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# Heat Transfer

## THE VIEW FACTOR or SHAPE FACTOR (F)

The concept of radiation shape factor is useful in the analysis of radiation heat exchange between two surfaces. Radiation heat transfer between surfaces depends on the orientation of the surfaces relative to each other as well as their radiation properties and temperatures, as illustrated in Figure 1.

FIGURE 1 Radiation heat exchange between surfaces depends on the orientation of the surfaces relative to each other, and this dependence on orientation is accounted for by the view factor.

For example, a camper will make the most use of a campfire on a cold night by standing as close to the fire as possible and by blocking as much of the radiation coming from the fire by turning her front to the fire instead of her side. Likewise, a person will maximize the amount of solar radiation incident on him and take a sunbath by lying down on his back instead of standing up on his feet.

To account for the effects of orientation on radiation heat transfer between two surfaces, we define a new parameter called the view factor, which is a purely geometric quantity and is independent of the surface properties and temperature. It is also called the shape factor, configuration factor, and angle factor. It is the fraction of the radiation energy that is emitted from one surface and intercepted by the other surface directly without intervening reflections. It is represented by the symbol Fmn which means the shape factor from a surface Am to the other surface An. Consider two black surfaces A1 and A2 at uniform temperature T1 and T2 respectively between which there is a net interchange of thermal radiation. The energy leaving the surface 1 and arriving at surface 2, is Eb1 A1 F12 and that between 2 and 1 is Eb2 A2 F21 The net energy exchange between A1 and A2 is

Consider a case of enclosure in which one surface is exchanging radiation with all other Surfaces in the enclosure including itself , if it happen to be a concave surface. This is due to the fact that the it can view another part of it. On contrary, a convex or flat surface cannot see any part of it. The shape factor of a convex surface with its enclosure is always unity as all the heat radiated by a convex surface will be intercepted by its enclosure and not vice versa. If n surfaces form an enclosure, than the energy radiated from one surface is always intercepted by the other (n-1) surfaces, and the surface it self if it is concave one. F11 + F12 + F13F1n = 1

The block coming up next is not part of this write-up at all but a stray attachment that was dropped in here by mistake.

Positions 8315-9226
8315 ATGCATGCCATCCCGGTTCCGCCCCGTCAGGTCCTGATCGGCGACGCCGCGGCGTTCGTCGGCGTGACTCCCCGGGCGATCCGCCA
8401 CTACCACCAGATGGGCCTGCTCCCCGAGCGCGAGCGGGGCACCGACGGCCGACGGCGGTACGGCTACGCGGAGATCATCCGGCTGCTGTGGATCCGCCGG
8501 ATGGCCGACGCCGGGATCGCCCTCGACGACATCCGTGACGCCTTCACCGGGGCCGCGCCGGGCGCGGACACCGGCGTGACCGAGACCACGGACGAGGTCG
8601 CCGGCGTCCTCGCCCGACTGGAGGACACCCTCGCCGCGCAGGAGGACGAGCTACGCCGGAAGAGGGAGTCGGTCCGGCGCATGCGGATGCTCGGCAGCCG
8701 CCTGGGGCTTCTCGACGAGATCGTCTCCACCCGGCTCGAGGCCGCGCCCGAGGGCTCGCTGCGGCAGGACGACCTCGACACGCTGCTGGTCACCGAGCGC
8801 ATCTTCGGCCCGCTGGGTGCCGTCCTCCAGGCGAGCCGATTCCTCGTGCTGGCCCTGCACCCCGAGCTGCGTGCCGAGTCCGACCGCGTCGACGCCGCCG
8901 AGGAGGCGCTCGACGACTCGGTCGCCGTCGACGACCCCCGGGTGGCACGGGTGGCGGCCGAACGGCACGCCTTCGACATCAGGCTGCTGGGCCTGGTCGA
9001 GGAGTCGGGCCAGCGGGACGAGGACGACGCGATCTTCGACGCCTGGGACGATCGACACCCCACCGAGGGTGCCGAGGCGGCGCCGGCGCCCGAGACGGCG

F21 + F22 + F23F2n = 1 Fn1 + Fn2 + Fn3Fnn = 1 F11 , F22 , Fnn are the shape factor with respect to itself, shape factor with respect to itself is the faction of incident energy emitted by the surface that gets interpreted by itself .

FIGURE 2 The view factor from a surface to itself is zero for plane or convex surfaces and nonzero for concave surfaces.

When the surface is concave it has shape factor with respect to itself but for plane convex surfaces, shape factor with respect to itself is zero. Therefore and Fnn = 0 for convex or flat surface Fnn = 0 for concave surface

## This relationship can be applied to any two surfaces

Problem
Two parallel black plates 1 by 2.0 m are spaced 2 m apart, plate 1 is maintained at 1273 K (1000 C) and plate 2 is maintained at 773 K (500 C). What is the net radiant heat exchange between the plates?

## View factor between identical, parallel, directly opposed rectangles

Q March 14

Two parallel gray plates 1 by 2.0 m are spaced 1 m apart, plate 1 (1=0.8) is maintained at 1273 K (1000 C) and plate 2 (2=0.7) is maintained at 773 K (500 C). Determine the net radiant heat exchange between the plates?

## Electrical network analogy for thermal radiation systems

The electrical network analogy is an alternate approach for analyzing thermal radiation between gray or black surfaces in which case a radiation problem is transferred to an equivalent electrical problem. The terms used in the electrical analogy approach are irradiation and radiosity. This method gives a simpler formula for estimating the rate of flow by comparison with Ohms law. equivalent potential difference between surfaces equivalent thermal resistance of the system

Q=